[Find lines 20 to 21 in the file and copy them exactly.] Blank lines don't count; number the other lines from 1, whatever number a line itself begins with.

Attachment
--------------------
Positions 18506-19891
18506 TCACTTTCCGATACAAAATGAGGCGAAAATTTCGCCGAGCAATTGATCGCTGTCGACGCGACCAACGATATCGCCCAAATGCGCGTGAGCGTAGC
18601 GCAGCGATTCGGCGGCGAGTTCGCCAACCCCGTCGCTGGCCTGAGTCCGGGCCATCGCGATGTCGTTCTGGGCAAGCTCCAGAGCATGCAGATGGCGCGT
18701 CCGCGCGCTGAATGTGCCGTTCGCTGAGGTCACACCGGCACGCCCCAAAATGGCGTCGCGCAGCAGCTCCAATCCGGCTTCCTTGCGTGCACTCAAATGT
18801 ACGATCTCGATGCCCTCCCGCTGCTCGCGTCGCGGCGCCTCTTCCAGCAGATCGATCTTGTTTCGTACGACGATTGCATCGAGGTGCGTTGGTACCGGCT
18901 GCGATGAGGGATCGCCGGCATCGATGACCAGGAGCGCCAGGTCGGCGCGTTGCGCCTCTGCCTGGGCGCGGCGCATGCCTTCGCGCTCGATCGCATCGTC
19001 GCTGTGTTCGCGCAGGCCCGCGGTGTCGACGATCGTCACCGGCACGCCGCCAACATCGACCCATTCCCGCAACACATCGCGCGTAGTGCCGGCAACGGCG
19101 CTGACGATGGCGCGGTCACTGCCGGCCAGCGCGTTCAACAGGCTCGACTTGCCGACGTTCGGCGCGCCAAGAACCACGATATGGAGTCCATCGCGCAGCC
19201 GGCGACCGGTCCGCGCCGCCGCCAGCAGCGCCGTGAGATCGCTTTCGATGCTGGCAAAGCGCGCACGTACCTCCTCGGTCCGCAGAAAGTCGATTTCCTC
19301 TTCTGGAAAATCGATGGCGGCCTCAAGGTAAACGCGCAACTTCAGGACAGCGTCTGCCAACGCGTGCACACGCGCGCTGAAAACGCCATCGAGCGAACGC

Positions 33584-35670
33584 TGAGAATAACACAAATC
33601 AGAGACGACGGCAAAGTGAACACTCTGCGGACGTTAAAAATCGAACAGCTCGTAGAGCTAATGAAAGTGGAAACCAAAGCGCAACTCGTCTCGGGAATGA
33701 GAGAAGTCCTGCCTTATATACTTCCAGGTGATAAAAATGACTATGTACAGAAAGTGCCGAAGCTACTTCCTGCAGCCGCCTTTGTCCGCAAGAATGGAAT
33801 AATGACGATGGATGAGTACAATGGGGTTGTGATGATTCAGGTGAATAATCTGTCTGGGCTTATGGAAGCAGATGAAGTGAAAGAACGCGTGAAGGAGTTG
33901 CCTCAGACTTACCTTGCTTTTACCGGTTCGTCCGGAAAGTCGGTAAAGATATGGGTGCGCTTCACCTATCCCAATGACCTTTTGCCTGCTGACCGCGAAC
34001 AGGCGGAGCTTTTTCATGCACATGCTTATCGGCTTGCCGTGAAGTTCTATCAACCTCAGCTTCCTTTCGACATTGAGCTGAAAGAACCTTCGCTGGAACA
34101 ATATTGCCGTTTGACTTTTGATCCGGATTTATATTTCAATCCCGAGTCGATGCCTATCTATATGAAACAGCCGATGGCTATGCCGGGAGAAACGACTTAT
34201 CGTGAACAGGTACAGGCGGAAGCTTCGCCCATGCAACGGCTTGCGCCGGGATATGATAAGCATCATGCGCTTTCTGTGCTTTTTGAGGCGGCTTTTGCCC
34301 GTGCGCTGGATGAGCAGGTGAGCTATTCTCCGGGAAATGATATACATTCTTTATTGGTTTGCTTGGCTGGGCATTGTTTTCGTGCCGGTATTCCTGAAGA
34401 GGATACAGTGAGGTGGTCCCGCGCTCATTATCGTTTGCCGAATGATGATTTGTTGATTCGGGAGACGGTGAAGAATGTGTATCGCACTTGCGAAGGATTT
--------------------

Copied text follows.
34301 GTGCGCTGGATGAGCAGGTGAGCTATTCTCCGGGAAATGATATACATTCTTTATTGGTTTGCTTGGCTGGGCATTGTTTTCGTGCCGGTATTCCTGAAGA
34401 GGATACAGTGAGGTGGTCCCGCGCTCATTATCGTTTGCCGAATGATGATTTGTTGATTCGGGAGACGGTGAAGAATGTGTATCGCACTTGCGAAGGATTT